Suddenly, what was once an arcane telecommunications police debate was international news.
Net neutrality has been the law of the land for only 10 days, but already a web-cam company is knocking on the FCC’s door to complain that Time Warner Cable is breaking the rules. The case could, in theory, lead the agency to flex new powers over an internet provider – but the smart money will bet that the FCC throws the web-cam firm out on its ear.
The complaint, which came to light on Monday, comes via Commercial Network Services (CNS), a San Diego company that live-streams views of southern California. It asks the FCC to do something about the fact that Time Warner Cable TWX -0.37% wants to charge it for delivering its web traffic. Because CNS won’t pay, its live stream is choppy and slow.
“Aha!” some might say, “Isn’t this what net neutrality is supposed to prevent?”
Not quite. The dispute here doesn’t involve the so-called “last mile” where ISP’s like Time Warner Cable bring broadband to consumers – and where the FCC has made it clear that all web traffic must be treated the same. Instead, the CNS case involves “peering” or “interconnection,” which refers to a type of connection that occur at a deeper layer of the internet, and takes place between content providers (like Netflix or CNS) and the ISPs.
In these cases, the FCC only requires for arrangements between ISP’s and the websites providing content to be reasonable. So is Time Warner Cable being unreasonable? Well, that’s for the FCC to decide but, according to a gaggle of people who live and breathe this stuff, the ISP is not obliged to serve CNS for free, and its complaint will fail.
FCC Chairman Tom Wheeler has made some last-minute revisions to his net neutrality plan after Google and public interest groups pressed for the changes, according to sources at the commission.
Google, Free Press and New America’s Open Technology Institute last week asked the commission to revise language they said could unintentionally allow Internet service providers to charge websites for sending content to consumers. Such a scenario could open the door to an avalanche of new fees for Web companies and threaten their business models.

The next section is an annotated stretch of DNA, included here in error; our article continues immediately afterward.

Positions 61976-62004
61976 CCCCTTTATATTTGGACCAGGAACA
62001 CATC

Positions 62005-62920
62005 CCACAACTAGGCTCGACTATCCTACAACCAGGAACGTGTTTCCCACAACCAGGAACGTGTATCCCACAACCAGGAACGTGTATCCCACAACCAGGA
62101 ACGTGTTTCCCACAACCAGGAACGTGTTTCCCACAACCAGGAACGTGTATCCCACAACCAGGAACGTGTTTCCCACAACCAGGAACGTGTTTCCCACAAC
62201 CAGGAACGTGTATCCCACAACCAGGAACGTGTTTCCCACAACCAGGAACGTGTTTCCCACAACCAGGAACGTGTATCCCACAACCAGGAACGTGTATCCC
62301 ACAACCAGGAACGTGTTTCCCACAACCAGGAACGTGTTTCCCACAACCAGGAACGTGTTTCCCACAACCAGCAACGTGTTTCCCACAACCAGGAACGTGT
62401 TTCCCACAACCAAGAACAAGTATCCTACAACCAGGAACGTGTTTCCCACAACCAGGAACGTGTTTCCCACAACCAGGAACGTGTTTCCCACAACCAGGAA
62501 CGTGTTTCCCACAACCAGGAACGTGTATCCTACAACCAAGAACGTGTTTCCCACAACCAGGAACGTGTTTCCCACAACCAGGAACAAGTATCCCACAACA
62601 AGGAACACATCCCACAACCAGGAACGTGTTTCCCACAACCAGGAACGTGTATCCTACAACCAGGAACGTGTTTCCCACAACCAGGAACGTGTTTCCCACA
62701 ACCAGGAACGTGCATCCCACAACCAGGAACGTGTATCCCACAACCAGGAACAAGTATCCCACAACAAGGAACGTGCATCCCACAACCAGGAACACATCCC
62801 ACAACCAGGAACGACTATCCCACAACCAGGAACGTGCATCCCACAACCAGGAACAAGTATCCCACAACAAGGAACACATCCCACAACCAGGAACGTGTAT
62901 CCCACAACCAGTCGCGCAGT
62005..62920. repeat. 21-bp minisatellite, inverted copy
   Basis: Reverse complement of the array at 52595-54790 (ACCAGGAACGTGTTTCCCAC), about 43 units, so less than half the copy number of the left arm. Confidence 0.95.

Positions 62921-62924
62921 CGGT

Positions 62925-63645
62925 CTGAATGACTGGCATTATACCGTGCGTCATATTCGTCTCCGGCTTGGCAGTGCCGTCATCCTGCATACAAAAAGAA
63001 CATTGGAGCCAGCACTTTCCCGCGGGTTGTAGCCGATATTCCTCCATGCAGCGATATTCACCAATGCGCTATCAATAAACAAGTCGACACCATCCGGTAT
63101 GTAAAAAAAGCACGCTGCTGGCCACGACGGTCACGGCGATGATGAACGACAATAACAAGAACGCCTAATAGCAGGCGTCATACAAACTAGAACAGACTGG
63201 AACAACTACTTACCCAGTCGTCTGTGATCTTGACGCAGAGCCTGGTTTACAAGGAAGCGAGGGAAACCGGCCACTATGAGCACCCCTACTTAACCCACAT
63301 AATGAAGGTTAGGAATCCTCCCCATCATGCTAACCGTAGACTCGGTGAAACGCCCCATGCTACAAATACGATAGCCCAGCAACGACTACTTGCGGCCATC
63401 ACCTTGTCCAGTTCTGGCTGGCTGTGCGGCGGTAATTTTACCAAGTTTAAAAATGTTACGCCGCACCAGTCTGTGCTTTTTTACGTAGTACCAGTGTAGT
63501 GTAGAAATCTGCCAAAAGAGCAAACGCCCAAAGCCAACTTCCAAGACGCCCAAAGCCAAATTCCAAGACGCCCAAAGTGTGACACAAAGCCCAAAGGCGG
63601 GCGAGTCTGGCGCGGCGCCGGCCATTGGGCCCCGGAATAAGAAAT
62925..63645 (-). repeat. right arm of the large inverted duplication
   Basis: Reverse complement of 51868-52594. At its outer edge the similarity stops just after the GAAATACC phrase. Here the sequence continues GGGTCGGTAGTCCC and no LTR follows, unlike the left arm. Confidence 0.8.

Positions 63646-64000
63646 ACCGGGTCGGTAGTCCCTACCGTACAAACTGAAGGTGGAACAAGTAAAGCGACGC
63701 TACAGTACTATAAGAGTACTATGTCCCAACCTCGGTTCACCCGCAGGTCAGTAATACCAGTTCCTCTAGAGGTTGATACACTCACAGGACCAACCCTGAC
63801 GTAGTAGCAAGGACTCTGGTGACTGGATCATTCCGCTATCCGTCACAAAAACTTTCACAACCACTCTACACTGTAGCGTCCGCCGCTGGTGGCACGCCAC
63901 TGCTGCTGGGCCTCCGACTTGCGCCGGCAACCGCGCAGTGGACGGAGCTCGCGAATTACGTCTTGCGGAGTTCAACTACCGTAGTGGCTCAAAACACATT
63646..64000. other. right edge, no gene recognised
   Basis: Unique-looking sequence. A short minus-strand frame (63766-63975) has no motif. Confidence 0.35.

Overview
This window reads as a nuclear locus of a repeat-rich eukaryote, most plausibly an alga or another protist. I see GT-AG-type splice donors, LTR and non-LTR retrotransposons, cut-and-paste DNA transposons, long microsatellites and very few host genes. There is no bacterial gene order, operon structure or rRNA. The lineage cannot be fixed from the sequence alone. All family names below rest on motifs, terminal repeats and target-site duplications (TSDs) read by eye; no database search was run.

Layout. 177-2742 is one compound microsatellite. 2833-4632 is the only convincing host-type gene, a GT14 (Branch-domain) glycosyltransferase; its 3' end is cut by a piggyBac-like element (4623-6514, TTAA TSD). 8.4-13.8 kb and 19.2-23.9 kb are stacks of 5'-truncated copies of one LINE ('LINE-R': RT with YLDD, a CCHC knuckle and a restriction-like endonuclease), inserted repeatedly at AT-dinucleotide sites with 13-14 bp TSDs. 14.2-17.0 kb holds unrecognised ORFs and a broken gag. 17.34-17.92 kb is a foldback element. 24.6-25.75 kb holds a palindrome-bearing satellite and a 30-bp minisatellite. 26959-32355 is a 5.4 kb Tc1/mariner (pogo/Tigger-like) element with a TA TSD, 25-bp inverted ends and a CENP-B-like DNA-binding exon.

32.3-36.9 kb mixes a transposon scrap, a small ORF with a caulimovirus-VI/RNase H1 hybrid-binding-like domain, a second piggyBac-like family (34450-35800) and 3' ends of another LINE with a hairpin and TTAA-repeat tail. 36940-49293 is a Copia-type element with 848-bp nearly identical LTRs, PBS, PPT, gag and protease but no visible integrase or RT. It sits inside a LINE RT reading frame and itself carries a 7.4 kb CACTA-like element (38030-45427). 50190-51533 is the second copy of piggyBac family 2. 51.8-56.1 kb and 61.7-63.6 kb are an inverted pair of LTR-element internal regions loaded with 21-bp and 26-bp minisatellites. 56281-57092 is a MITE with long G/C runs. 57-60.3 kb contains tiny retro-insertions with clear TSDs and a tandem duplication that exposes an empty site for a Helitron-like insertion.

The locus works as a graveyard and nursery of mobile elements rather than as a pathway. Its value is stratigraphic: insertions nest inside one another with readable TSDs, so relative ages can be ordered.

Google executives on Feb. 19 called aides to Wheeler and staffers for the FCC’s two other Democratic commissioners — Mignon Clyburn and Jessica Rosenworcel — to make their case, according to a company disclosure. Clyburn has been the most vocal proponent of the revisions inside the commission, the sources said.
The exact scope of the language changes — which came to light a day before the FCC is scheduled to vote on the rules — wasn’t immediately clear. They do not appear to alter the main thrust of Wheeler’s proposed order, which would regulate broadband like a public utility to ensure Internet providers treat all Web traffic equally. The commission’s Democratic majority is expected to approve the order over objections of Republicans who say the rules are heavy handed and will harm investment.
Most network neutrality supporters regard the new regulations that Federal Communications Commission Chairman Tom Wheeler proposed this weekas a victory for the open internet. But it was also a personal victory for Tim Wu, the Columbia Law School professor who coined the term network neutrality more than a decade ago and has been one of its leading champions ever since. (See our previous interview with Wu here.)
The debate over internet regulation has been focused on two provisions of telecommunications law, known unimaginatively as Title I and Title II. For the last decade, the FCC has regulated internet access under Title I, a low-regulation framework designed for online services. However, last year the courts ruled that Title I didn’t give the FCC enough authority to establish strong network neutrality rules.